I loathe my own face, and I've done self-portraits because I've had nobody else to do. (Francis Bacon)

If my people look as if they're in a dreadful fix, it's because I can't get them out of a technical dilemma. (Francis Bacon)

I paint German artists whom I admire. I paint their pictures, their work as painters, and their portraits too. But oddly enough, each of these portraits ends up as a picture of a woman with blonde hair. I myself have never been able to work out why this happens. (Georg Baselitz)

Nothing in a portrait is a matter of indifference. Gesture, grimace, clothing, decor even – all must combine to realize a character. (Charles Baudelaire)

It seems to be a law of nature that no man ever is loath to sit for his portrait. (Max Beerbohm)

I tell my customers, 'If it's a photographic likeness you want, you need to go to a photographer.' I've never had a customer walk away when I say these words. (Brenda Behr)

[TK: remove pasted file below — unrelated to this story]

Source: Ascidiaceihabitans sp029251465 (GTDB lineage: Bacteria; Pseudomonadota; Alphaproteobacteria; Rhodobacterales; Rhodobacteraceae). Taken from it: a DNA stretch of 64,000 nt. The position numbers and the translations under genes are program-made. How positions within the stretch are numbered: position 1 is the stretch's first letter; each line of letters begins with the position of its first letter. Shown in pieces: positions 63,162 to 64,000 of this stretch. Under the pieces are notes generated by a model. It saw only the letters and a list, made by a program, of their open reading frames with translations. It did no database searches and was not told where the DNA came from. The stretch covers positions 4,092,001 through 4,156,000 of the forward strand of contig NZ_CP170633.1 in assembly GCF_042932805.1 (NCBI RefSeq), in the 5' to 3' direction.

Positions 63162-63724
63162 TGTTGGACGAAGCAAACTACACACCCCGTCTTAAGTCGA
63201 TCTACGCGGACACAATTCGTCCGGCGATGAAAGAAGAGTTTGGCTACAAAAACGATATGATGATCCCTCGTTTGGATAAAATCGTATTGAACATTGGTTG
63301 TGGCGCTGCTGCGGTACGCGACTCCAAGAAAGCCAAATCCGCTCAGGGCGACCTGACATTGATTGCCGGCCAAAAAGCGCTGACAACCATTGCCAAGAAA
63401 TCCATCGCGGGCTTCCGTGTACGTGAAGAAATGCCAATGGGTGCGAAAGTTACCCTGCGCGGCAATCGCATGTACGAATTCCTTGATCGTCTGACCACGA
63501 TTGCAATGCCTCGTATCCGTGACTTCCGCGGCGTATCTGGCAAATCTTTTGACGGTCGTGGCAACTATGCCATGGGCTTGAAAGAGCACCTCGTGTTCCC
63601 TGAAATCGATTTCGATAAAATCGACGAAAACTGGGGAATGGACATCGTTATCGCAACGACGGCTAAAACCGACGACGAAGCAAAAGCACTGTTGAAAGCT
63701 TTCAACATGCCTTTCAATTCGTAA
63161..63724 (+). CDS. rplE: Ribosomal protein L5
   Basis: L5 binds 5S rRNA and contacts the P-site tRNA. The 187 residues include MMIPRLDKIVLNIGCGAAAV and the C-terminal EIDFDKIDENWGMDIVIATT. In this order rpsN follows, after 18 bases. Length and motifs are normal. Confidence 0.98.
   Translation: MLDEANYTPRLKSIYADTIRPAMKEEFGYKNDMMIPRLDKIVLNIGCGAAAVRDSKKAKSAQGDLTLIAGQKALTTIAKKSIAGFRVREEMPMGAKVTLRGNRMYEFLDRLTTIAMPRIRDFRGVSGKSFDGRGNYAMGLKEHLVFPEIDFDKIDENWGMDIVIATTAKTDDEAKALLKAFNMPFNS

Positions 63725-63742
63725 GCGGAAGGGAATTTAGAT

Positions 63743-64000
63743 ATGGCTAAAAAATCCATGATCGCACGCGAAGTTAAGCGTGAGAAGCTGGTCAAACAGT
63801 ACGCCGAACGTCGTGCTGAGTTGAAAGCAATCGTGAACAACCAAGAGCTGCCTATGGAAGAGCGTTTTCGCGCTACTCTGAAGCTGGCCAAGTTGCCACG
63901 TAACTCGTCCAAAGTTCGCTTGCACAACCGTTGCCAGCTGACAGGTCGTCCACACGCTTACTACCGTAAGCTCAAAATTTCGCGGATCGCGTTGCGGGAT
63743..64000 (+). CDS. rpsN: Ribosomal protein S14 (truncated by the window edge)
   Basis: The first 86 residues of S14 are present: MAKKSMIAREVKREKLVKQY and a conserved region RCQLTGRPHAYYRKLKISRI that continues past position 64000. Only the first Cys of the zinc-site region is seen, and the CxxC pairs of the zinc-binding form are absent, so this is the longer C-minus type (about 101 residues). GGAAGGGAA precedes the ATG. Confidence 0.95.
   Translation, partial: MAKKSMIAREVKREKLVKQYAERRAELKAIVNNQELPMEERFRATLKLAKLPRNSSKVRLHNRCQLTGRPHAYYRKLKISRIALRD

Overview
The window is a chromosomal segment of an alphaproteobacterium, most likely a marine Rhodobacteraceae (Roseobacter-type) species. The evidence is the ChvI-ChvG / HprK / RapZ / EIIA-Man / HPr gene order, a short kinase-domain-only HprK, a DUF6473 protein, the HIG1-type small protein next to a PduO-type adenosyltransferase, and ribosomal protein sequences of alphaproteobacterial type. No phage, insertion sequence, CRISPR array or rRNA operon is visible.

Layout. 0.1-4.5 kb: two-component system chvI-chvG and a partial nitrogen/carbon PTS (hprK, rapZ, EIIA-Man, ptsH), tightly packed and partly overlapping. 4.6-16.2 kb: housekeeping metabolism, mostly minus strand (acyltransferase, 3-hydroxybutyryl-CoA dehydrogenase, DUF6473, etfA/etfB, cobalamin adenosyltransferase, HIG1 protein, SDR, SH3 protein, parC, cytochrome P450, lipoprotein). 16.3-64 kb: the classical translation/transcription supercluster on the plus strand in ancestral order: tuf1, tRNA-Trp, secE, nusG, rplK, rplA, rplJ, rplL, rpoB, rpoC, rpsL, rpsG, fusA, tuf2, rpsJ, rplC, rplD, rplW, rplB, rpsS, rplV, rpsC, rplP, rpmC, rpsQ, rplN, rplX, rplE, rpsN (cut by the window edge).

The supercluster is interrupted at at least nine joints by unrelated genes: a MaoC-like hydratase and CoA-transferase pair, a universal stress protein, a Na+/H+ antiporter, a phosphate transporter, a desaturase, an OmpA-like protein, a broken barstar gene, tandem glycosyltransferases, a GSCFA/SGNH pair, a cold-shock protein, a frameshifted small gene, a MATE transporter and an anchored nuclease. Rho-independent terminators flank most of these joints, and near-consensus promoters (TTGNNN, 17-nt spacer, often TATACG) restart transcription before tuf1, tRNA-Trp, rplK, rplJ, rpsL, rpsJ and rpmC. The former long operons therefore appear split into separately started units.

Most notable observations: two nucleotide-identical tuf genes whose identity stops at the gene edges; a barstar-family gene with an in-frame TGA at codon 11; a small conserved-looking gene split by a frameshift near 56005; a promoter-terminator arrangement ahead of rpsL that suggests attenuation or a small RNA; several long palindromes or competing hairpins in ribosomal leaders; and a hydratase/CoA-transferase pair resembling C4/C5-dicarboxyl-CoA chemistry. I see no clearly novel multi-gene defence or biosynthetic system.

Self-portraiture is a singular in-turned art. Something eerie lurks in its fingering of the edge between seer and seen. (Julian Bell)

Self-portraiture is something one should never get involved in, since it is wrong to lie even though one endeavours to tell the truth. (Ingmar Bergman)

Clothes should not be allowed to take over the portrait. (Simone Bingemer)

This is a self-portrait of the upper right quadrant of the artist's left eye, which, when combined with the 347 other self-portraits, makes up the entire head of the artist. Sold as a set. (Bizarro)

A portrait, to be a work of art, neither must nor may resemble the sitter... one must paint its atmosphere. (Umberto Boccioni)